Win One For Tamika
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MINNEAPOLIS, MINN. -- It was in the Fever’s home state of Indiana where then-Notre Dame football coach Knute Rockne gave his legendary, “Win one for the Gipper” speech.
In these WNBA Finals – while they are not carrying out a dying man’s wish – the Fever have developed their own motivational mantra. They want to win this one for Tamika Catchings.
Catchings has played in Indiana her entire 12-year career – accomplishing everything a player can without winning a WNBA title – and these current Fever players would like nothing more than to be the team that gets the 33-year-old forward that elusive title.
Catchings has only made the WNBA Finals one other time in her career, which came in 2009. In that series, the Fever had a 2-1 advantage over the Phoenix Mercury and had a chance to close it out on their home floor in Game 4. The Fever were not able to capitalize on that opportunity and then Phoenix, led by Diana Taurasi and Cappie Pondexter, took the title in Game 5.
Catchings says that 2009 is a big motivator for her and the four others that were on the 2009 team and this team. And, that lost opportunity pushes her every day.
“I’ve never seen someone want it so much as Tamika,” Indiana guard Erin Phillips said. “She’s just got it in her eyes. You can see it every time she hits the practice court and is in the weight room. Whatever she’s doing, winning a championship is her ultimate goal and it’s inspiring. It inspires us to work harder.”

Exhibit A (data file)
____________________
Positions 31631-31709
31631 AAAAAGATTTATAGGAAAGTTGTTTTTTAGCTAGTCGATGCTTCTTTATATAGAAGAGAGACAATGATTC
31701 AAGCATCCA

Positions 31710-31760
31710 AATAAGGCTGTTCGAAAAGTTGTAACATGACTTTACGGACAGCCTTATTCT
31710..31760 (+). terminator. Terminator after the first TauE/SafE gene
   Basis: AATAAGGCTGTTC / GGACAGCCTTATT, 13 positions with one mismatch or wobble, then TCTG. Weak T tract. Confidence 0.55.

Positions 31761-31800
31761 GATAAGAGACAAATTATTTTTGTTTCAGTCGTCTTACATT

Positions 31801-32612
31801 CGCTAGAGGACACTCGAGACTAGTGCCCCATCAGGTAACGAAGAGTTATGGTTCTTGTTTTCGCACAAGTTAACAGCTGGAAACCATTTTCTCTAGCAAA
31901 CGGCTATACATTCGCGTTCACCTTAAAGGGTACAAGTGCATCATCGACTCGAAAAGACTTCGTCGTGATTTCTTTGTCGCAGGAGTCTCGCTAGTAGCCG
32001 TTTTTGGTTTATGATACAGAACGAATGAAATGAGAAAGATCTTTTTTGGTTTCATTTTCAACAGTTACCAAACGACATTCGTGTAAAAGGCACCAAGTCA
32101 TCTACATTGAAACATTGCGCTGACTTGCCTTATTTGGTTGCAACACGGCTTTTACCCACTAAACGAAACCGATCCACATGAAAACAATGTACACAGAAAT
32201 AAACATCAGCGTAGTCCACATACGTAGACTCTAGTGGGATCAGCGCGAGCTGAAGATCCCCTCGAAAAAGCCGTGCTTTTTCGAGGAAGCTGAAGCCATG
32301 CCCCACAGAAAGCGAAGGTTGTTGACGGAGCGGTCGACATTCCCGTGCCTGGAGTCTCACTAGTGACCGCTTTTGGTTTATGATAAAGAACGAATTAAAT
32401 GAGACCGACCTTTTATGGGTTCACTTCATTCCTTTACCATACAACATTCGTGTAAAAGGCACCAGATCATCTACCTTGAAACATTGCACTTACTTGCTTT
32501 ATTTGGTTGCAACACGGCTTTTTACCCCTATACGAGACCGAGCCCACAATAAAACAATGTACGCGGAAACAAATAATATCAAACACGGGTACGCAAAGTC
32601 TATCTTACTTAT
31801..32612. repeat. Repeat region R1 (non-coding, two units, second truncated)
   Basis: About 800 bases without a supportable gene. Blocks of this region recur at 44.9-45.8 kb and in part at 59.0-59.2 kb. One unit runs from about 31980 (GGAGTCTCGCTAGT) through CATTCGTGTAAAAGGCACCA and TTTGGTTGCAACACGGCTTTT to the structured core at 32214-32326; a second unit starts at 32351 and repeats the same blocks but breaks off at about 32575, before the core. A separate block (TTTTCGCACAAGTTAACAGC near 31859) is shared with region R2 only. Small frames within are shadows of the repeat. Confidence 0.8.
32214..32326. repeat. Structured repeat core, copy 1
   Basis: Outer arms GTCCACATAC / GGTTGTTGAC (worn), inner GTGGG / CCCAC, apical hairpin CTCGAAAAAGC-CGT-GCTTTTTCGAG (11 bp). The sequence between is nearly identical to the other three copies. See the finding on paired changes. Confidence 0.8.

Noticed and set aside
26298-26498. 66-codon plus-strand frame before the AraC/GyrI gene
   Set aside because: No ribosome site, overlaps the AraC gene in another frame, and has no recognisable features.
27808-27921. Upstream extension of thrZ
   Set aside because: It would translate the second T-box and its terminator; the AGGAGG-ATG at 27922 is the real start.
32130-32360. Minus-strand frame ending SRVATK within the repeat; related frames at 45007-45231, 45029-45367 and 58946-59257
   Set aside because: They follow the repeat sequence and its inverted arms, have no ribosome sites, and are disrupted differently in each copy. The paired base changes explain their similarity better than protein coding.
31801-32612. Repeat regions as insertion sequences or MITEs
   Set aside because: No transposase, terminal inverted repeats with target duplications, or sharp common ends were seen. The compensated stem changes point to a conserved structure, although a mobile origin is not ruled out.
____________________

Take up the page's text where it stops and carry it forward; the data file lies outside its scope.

If Catchings leaves one legacy as far as her basketball career goes, it’s that she’s a relentless worker. She won Defensive Player of the Year five times and has a lifetime’s worth of bruises and court burns from diving for loose balls and making hustle plays. And when a team leader has that kind of motor, it’s hard for it not to rub off on the rest of the team.
“On the court she shows how hard you have to work to get to places like this, so there’s a not a minute or a second at practice that she’s not working hard, and when you see her work like that, you have no choice but to work hard yourself,” Indiana guard Shavonte Zellous said.
“When Katie went down, the first thing [Catchings said], she pulled us together and she told us, ‘one man go down, somebody else gotta step up,’” Zellous said. “She’s our solider. Has that great leadership. She’s not going to let us lay down because somebody is out, she’s going to keep working, keep working until she can’t work no more and I think that’s why she’s one of the great players in this league today.”
Catchings is more than just one of the best players in the league today; she is unequivocally one of the all-time greats. A three-time gold medalist, the 2011 MVP and seven-time All Star, Catchings was also selected as one the league’s 15 greatest players in 2011. The lack of a WNBA title is the only blemish on her career as she is arguably the best player in WNBA history without a championship.
“She’s done it all and this is kind of the last little thing that lingers over,” Indiana guard Briann January said. “We’re with her every day and we see the work she puts in and it’s not every other day, it’s consistently every day. She’s the leader on our team. She leads not only by speaking what needs to be done, she leads by example. She puts in the work, and walks the walk and she deserves it. If anyone deserves it, she does.”
It’s clear talking to Fever players that they cherish playing with Catchings and that her leadership and play is a significant reason they are in the Finals in the first place.
“[Catchings] always has such a positive attitude, is always upbeat,” Pohlen said. “Even in the locker room after a loss she’ll just say things to keep us up and I think that shows what kind of person she is. No matter what happens, she’s always there for us and always helping us.”
Now it’s time for Catchings’ teammates to return the favor.